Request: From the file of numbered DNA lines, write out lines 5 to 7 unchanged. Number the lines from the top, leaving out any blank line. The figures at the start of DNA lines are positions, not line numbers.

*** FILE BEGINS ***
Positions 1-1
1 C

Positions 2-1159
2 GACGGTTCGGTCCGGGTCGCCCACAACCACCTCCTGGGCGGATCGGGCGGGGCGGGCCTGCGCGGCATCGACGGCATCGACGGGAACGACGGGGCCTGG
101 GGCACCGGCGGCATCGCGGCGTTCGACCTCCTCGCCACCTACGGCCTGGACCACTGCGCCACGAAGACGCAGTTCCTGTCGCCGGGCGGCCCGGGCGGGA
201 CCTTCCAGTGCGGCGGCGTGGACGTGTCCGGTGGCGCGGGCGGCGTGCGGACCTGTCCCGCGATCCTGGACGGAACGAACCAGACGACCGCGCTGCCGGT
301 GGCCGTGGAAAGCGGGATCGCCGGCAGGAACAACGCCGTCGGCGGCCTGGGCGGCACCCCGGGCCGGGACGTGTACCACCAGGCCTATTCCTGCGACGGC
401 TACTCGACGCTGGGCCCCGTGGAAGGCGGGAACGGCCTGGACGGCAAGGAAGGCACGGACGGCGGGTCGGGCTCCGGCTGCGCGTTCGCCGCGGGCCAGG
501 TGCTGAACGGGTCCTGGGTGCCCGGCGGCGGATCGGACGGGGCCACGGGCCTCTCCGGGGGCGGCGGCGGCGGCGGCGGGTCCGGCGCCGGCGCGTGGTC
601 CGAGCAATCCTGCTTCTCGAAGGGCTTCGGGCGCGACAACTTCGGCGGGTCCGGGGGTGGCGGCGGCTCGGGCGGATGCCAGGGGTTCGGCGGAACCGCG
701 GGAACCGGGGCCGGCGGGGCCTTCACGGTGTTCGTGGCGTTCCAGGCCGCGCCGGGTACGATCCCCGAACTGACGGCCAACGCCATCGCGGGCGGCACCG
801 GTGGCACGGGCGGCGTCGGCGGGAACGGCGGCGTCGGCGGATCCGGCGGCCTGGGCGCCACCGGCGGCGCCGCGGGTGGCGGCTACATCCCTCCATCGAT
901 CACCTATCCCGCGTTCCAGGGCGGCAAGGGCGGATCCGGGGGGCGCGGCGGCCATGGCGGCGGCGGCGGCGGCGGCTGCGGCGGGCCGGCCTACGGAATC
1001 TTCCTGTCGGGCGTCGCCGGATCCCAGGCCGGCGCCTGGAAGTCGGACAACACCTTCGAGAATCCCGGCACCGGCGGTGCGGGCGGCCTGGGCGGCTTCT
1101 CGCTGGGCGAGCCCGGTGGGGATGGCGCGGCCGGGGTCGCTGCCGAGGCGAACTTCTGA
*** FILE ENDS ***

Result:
101 GGCACCGGCGGCATCGCGGCGTTCGACCTCCTCGCCACCTACGGCCTGGACCACTGCGCCACGAAGACGCAGTTCCTGTCGCCGGGCGGCCCGGGCGGGA
201 CCTTCCAGTGCGGCGGCGTGGACGTGTCCGGTGGCGCGGGCGGCGTGCGGACCTGTCCCGCGATCCTGGACGGAACGAACCAGACGACCGCGCTGCCGGT
301 GGCCGTGGAAAGCGGGATCGCCGGCAGGAACAACGCCGTCGGCGGCCTGGGCGGCACCCCGGGCCGGGACGTGTACCACCAGGCCTATTCCTGCGACGGC